“Of course, we know that the television market is changing – now viewers want to watch their popular sport on their phones, tablets and laptops. So we are also focusing on those developing platforms by sharing coverage also  on social media.”

Kleinschmidt is only too aware of this changing media landscape. “I think it’s much more important today to have more audience on digital channels, a bit like the example of the FIA World Rally Championship [WRC],” she says. “WRC is not really one broadcast channel, it’s more broadcasts on national channels, but they have an OTT platform called WRC+. This broadcasts the whole event live and I think this is more what you’re looking for in the future. The future audience likes to follow the sport live on mobile devices instead of sitting in front of the  TV at a certain time.”

To help further increase worldwide media coverage, the FIA has decided to choose a promoter for the new world championship in 2021. An invitation to tender was published in November 2019.


Future innovations hold the key to success according to Kleinschmidt, and this reflects in the proposed new direction of the series in 2020 and beyond. In the 2019 season there was a split into two different World Cups, with a second one for 

Bajas, which are shorter events that last no longer than three days and are aimed at attracting younger competitors in particular.

One of the most exciting directions next year is its focus on helping young racers get a foot in the door of the racing series. The 2020 season sees a new World Cup title introduced for series Side by Side Vehicles (SSVs). This group is aimed at younger racers as an entry point into the series, with the aim to keep costs as low as possible through new technical regulations.

“Up to now we do not have an affordable entry level,” says Kleinschmidt. “But we need young new talents as they will be the stars of tomorrow. When young drivers enter into Cross Country sport, they usually have to buy a driver seat from a team, either by having the budget themselves or getting it through private sponsors. But finding big budgets is usually very difficult, especially if you are still unknown. Therefore, it is extremely important to have an affordable entry level.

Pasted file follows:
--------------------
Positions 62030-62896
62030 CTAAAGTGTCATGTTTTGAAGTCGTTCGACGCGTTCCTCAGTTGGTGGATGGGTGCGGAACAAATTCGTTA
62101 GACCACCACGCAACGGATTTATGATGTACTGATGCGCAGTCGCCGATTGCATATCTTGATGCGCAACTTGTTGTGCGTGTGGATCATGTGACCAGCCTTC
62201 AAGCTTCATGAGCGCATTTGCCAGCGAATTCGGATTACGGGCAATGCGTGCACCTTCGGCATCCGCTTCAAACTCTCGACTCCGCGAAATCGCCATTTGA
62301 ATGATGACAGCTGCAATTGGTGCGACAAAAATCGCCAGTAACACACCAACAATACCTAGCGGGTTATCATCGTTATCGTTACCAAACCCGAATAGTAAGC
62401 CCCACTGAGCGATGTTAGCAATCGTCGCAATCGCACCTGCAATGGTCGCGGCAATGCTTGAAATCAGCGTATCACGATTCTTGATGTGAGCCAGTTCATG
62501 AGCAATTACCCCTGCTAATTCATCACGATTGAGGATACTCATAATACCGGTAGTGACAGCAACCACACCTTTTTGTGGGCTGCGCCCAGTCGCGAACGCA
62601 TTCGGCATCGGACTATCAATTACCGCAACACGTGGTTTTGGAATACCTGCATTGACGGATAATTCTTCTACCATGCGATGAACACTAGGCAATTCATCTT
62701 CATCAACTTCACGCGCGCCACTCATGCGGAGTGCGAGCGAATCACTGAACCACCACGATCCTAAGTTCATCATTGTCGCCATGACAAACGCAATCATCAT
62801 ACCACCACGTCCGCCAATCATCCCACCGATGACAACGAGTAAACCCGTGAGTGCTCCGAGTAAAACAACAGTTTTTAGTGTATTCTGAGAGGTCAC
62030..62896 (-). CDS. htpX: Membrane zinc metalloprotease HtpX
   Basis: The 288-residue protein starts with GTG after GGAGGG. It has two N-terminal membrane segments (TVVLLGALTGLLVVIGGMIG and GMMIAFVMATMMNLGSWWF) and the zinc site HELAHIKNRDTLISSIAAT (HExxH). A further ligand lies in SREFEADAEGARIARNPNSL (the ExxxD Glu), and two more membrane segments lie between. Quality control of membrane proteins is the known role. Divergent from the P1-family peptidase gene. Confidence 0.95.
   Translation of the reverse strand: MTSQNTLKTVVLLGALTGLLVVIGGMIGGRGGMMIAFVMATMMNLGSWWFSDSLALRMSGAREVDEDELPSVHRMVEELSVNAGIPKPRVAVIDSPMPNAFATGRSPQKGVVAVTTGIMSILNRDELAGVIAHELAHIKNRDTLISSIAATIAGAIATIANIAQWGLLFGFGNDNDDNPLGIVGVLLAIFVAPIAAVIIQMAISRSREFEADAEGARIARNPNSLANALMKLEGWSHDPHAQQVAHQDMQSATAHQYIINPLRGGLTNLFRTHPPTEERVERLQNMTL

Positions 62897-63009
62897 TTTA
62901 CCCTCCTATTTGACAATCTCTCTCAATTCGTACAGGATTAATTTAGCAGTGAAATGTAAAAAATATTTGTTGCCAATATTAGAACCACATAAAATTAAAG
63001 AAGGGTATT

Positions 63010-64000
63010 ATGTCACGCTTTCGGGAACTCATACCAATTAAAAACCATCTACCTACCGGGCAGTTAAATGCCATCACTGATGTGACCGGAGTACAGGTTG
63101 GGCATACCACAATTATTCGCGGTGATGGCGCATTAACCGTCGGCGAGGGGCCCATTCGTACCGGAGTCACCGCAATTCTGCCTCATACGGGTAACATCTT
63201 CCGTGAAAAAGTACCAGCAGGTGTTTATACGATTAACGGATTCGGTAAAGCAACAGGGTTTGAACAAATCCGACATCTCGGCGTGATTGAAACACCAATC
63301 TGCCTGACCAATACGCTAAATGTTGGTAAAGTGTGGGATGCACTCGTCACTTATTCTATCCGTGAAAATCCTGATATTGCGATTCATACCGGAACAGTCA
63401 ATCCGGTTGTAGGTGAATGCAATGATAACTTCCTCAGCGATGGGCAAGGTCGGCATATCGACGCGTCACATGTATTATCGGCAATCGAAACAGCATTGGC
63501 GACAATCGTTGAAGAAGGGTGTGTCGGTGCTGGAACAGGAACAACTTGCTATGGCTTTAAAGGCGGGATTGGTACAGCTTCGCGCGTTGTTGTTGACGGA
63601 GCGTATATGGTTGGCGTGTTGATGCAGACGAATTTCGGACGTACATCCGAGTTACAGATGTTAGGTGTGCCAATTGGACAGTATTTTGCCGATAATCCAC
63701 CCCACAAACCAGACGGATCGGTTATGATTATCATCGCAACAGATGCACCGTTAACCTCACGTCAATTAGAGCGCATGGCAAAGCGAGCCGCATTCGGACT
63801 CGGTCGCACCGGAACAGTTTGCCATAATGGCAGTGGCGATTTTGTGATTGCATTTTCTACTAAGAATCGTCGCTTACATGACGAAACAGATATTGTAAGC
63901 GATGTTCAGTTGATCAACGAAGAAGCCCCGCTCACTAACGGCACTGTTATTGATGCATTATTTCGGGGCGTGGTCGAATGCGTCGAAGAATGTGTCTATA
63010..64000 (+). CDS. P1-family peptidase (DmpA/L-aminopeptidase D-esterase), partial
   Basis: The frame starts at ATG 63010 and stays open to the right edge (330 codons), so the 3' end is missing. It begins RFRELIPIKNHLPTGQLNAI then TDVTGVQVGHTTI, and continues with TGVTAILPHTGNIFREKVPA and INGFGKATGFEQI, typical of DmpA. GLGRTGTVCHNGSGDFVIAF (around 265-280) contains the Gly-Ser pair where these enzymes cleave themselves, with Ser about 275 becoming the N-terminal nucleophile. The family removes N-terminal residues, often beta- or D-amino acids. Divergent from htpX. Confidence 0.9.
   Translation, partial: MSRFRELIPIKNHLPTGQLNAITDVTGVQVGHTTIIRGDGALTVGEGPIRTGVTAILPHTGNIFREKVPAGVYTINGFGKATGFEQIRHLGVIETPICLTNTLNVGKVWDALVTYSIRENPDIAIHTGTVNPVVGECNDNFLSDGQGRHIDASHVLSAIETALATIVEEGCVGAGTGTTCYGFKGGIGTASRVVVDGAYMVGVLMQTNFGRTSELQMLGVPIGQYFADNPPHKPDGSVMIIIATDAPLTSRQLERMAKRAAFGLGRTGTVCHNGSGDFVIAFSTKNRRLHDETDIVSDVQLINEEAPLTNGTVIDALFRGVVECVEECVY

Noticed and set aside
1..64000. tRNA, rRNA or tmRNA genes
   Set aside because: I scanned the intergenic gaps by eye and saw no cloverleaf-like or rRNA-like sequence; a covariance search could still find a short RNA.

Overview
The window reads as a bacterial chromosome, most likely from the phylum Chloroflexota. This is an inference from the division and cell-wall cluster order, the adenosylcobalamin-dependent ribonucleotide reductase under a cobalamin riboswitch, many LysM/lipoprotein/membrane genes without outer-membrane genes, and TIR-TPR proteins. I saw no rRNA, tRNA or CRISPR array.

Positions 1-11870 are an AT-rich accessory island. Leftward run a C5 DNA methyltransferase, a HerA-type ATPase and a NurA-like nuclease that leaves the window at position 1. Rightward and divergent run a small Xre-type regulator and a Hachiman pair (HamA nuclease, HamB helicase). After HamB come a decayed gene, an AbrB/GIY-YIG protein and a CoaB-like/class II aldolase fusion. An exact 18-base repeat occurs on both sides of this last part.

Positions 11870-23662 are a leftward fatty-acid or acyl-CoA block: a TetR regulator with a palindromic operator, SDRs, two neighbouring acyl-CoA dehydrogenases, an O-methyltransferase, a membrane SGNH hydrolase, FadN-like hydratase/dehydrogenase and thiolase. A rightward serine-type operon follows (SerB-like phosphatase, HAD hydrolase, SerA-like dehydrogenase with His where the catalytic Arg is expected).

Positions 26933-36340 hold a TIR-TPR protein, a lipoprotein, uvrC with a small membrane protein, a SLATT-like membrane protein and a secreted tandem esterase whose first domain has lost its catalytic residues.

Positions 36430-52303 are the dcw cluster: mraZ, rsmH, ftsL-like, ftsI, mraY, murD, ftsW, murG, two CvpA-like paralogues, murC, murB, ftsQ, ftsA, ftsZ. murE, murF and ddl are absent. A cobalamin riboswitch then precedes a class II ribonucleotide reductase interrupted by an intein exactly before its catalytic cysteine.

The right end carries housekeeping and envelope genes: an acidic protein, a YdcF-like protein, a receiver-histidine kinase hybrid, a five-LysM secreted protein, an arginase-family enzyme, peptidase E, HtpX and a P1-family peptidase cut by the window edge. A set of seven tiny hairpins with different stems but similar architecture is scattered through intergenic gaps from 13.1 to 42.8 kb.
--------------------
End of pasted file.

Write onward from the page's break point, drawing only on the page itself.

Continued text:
“Through this new SSV category young talents can show that they are good and they deserve publicity. This will make it possible to find sponsors and move up to the next level.”

By breeding its own future stars, the series hopes to increase interest among the younger generation. Two world-class manufacturers have already seen the potential of this new class, with Yamaha and BRP-CanAm confirming that they will enter cars. 

There are also plans to develop a new prototype truck regulation ready to be integrated into the series in 2021, when it aims to be classed as a world championship.

This is the first overhaul of the regulations that the World Cup has seen in many years and looks to be having a positive impact on the discipline as a whole. The rules will look very different for 2020 as the series gets a top-down redesign.

As Kleinschmidt says: “It’s a mixture of lack of publicity and expensive entry level which has hindered the World Cup in the past, and we aim to change both for the future.”


To promote the interest of manufacturers in the future, it is necessary to evaluate which new technologies could be integrated into Cross Country rallying.

“The automotive industry is facing major changes,” says Kleinschmidt. “Manufacturers  have to develop more environmentally-friendly technologies and are very interested in fuel cell electric vehicles (FCEV) in addition to battery electric vehicles (BEV).

“We can see great potential for Cross Country in fuel cell technology. There are already teams that have shown an interest in building an FCEV for Cross Country rallies. It is very important that we provide a technical regulation as soon as possible to include this kind of car.”

Clearly, Kleinschmidt envisages a bright future as she looks to improve on every element of the series, from regulations and competitors to media and technology. With the German at the helm, Cross Country is set for a thrilling ride. 

Read the full AUTO #29 Magazine here